Thursday, May 22, 2014

For the Record -- First Look Media and NBC News Partnership

The partnership between NBC News and Pierre Omidyar's First Look Media was briefly noted on NBC Evening News Tuesday, then was made quite explicit on tonight's news when a promo announced the impending "exclusive" interview of Edward Snowden by Brian Williams in Moscow.

Eric Wemple at the Washington Post has now expanded the announcement somewhat:

The interview is sure to produce some memorable exchanges, but the way that NBC News pulled off the coup is noteworthy as well. NBC News has a “collaboration agreement” with the outfit that these days publishes Greenwald’s work — First Look Media, the venture funded by billionaire and eBay founder Pierre Omidyar. Greenwald is a staffer at the Intercept, First Look’s digital magazine on national security matters.
So did the Greenwald “collaboration agreement” snare the Snowden interview for NBC News? For starters, Snowden is a strong-willed sort unlikely to take interview orders from anyone, though his relationship with Greenwald is airtight (he’s in a just-published selfie with Greenwald & Co. in Russia). According to the network source, NBC News approached Snowden via several avenues, one of them being through Greenwald. Though Greenwald didn’t negotiate the terms of the agreement, the NBC News source concedes that Greenwald is among a small number of people who can assist in making contact with Snowden, who is living in Moscow.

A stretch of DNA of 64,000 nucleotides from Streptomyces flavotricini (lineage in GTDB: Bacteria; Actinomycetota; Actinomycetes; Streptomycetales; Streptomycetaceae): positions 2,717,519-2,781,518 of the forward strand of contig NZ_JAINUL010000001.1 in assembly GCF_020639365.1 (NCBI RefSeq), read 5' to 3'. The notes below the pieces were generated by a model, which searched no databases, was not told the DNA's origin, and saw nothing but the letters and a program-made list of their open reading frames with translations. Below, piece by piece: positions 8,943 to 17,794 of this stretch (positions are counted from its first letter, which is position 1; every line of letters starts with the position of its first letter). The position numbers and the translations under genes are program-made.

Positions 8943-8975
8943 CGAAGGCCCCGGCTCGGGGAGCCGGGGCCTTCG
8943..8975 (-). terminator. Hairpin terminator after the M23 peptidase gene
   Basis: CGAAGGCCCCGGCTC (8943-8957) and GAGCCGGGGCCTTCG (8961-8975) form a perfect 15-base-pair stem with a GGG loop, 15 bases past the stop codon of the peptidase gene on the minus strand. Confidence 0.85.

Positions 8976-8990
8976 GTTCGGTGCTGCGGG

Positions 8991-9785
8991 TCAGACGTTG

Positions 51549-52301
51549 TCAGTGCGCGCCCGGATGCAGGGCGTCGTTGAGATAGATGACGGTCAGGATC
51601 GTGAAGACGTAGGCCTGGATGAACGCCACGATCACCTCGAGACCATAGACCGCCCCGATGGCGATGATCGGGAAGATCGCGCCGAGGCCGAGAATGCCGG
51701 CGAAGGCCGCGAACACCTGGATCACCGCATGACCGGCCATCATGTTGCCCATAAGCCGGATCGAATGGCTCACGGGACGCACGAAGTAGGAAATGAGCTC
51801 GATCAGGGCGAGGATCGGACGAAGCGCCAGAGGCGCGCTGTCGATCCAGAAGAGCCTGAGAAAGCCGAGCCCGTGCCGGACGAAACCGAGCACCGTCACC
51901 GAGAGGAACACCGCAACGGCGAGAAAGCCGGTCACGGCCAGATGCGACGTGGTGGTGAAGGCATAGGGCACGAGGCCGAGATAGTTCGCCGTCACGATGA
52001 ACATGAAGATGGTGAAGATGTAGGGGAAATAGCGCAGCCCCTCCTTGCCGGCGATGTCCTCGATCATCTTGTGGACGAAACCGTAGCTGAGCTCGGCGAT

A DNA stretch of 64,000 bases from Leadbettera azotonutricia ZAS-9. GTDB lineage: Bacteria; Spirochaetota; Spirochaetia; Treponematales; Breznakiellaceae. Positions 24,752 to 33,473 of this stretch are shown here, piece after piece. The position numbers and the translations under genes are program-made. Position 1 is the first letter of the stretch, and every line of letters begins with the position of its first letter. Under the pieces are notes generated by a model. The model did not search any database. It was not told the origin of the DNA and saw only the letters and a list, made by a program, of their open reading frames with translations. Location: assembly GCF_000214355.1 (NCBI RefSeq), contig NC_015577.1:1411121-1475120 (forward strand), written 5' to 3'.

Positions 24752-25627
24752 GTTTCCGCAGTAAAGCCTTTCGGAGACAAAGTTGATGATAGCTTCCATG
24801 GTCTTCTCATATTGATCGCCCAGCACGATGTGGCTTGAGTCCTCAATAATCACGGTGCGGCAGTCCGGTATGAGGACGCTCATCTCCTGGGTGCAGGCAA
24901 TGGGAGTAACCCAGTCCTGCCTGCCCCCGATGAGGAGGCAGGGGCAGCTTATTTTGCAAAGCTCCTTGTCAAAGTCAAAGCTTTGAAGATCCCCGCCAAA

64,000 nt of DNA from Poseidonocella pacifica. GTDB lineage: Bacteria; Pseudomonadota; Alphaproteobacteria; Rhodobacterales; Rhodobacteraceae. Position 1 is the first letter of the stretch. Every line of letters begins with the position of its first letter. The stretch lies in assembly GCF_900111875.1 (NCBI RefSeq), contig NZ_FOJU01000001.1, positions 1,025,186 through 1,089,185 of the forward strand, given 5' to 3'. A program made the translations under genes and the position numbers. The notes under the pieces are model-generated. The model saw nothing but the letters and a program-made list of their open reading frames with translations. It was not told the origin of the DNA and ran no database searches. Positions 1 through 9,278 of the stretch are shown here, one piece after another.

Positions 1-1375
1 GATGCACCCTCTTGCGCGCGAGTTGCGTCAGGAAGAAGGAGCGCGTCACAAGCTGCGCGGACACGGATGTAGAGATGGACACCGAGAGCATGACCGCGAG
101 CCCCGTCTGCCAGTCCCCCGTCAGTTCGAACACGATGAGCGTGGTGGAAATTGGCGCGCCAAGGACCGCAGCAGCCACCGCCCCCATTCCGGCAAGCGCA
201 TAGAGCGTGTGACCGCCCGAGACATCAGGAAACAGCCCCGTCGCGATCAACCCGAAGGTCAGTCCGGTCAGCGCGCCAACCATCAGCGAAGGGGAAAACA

The agreement between NBC News and First Look Media contains no financial terms, says the NBC source. It’s merely what the network calls a co-reporting arrangement, in which the two participating outlets share resources in working on the almost always complicated surveillance stories that spring from the Snowden document dump. Responding to an e-mail inquiry, Greenwald himself says that the agreement “simply provides that we will work together on selected NSA stories, on a story-by-story basis, when it will help the reporting to do so.”